The seismic signal which can be processed using the method of the invention can be any seismic signal which contains an event representative of relative location. Practically speaking, it is preferable to process seismic signals according to the invention before such conventional processing as normal moveout corrections, common depth point sorting, and the like have been applied to the signals because such processing makes more difficult the determination, and correction, of relative location error even though such error determination and correction remain possible in principle. Preferably the seismic signal is a seismic signal such as is received in the field or recorded in the field following a seismic initiation. For purposes of describing the illustrated embodiment, the seismic signals are seismic records obtained in the field and processed in a processing center as a common-source record. However, direct processing in the field is also possible, as is processing of common receiver records, and many other variations which one skilled in the art can appreciate.
According to the invention, one or more first signals representative of a selected event according to a model is compared with one or more second signals representative of the selected event in the one or more seismic traces to determine relative location error. The selected event must be representative of relative location and can be any event in the seismic record for which a signal can be produced according to a model of the event. The model can be a physical model or a mathematical model. Preferably, the model is a mathematical model because such models are readily amenable to seismic data processing procedures.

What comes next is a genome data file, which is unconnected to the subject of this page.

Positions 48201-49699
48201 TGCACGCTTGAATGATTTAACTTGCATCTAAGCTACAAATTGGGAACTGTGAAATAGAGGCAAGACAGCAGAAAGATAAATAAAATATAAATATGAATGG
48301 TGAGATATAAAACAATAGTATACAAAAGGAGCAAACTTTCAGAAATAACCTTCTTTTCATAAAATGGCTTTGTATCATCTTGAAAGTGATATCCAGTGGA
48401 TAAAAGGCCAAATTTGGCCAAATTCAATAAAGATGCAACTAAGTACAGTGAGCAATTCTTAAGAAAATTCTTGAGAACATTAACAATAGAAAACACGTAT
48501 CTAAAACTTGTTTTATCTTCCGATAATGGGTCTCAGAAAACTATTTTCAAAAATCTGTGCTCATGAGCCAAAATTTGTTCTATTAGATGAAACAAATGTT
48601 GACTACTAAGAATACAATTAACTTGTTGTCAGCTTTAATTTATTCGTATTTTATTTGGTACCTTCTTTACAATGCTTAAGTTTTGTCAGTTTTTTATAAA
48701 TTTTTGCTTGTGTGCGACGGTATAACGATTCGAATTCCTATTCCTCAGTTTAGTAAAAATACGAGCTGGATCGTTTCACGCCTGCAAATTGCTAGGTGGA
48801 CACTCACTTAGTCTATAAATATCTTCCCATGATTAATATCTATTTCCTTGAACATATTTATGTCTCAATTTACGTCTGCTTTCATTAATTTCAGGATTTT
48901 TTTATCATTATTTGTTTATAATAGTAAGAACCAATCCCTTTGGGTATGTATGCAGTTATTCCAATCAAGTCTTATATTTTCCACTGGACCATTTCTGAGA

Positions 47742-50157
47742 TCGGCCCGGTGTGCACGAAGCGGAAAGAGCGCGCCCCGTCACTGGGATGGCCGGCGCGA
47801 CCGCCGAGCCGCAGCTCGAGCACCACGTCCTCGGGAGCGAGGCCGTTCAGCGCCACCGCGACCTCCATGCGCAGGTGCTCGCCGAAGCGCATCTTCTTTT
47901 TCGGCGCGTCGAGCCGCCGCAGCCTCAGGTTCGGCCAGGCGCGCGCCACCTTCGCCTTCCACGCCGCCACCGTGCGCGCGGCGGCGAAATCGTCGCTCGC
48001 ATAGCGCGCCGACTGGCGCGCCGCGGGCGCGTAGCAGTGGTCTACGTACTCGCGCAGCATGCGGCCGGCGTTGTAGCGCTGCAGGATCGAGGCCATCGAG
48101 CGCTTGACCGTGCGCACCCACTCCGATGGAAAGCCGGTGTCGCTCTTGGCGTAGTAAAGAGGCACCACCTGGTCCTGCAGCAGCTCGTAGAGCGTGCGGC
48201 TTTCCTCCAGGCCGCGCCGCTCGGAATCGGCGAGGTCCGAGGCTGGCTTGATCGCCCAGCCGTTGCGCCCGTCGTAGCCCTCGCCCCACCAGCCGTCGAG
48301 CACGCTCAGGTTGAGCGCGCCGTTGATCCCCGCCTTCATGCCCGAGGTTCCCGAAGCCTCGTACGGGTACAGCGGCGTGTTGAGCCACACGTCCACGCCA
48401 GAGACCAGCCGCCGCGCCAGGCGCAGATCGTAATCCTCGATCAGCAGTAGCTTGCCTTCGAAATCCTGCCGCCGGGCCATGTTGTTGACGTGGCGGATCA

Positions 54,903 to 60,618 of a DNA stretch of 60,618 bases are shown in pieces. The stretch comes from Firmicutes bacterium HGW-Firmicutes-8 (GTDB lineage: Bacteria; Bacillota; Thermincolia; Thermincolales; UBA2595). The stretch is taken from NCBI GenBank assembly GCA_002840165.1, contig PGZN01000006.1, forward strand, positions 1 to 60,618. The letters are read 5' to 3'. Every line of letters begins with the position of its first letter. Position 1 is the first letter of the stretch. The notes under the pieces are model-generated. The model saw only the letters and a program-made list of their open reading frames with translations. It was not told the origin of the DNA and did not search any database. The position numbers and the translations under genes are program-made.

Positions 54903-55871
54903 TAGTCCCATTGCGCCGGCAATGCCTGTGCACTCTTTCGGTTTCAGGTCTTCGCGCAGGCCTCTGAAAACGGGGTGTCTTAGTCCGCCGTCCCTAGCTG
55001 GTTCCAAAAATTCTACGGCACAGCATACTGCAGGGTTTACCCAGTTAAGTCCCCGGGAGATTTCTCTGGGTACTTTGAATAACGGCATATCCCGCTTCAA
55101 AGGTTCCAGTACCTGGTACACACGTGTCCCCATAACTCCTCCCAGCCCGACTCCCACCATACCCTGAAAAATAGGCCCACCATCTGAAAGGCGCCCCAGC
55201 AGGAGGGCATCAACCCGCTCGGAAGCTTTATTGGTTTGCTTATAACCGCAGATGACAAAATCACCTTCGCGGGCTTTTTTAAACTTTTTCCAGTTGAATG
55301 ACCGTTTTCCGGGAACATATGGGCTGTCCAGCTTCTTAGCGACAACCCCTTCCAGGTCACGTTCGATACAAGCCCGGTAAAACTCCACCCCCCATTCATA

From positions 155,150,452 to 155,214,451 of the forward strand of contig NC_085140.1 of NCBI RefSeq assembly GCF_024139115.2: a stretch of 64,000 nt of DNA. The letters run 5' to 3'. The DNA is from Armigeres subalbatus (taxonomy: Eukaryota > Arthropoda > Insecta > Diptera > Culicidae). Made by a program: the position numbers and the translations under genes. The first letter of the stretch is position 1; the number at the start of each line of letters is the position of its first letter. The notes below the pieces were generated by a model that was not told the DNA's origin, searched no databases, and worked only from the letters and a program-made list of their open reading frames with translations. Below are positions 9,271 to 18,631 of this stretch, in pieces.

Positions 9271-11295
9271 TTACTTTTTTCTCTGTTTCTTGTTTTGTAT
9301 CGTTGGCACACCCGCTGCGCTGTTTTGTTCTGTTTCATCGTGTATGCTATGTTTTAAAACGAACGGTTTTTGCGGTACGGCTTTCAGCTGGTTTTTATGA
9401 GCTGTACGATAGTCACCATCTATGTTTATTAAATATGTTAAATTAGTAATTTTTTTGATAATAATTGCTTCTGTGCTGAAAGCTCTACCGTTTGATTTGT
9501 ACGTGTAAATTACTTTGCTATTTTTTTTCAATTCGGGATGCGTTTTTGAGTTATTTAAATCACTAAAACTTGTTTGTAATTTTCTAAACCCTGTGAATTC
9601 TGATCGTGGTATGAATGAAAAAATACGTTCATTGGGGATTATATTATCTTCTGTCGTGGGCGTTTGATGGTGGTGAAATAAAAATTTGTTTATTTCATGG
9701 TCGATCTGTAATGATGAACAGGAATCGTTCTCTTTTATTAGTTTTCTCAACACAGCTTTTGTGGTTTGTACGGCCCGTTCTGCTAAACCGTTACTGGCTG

According to the preferred embodiment, the event representative of relative location is a time event, specifically first arrival time. The principles are applicable to first arrival time of direct, reflected, refracted, and diffracted waves although in the preferred embodiment refracted waves are involved.
First arrival time can be approximated by the formula ##EQU1## where T is the first arrival time;
D is the source-receiver offset distance; i.e., the distance between the source and the respective receiver or detector; and
V is a velocity equal to the velocity of the seismic first arrival, for example, in the illustrated embodiment, refraction break. This velocity is assumed constant in the three-dimensional survey area.
Frequently, the value of V will be known from previous seismic exploration of the area. It is, however, also possible to determine V, for example, by including in the data, data derived from initiating a seismic source located in a line of detectors (conventional b 2-dimensional seismic prospecting) to give V for the remaining seismic exploration of the area whether 2-dimensional or 3-dimensional. A third way of determining V is by including V as the third unknown in a program to determine x-coordinates and y-coordinates of sources or receivers and solving by mathematical and computational techniques now available. The method by which V is determined, however, is not to be considered to limit the present invention which can be used with any suitable method for determining V.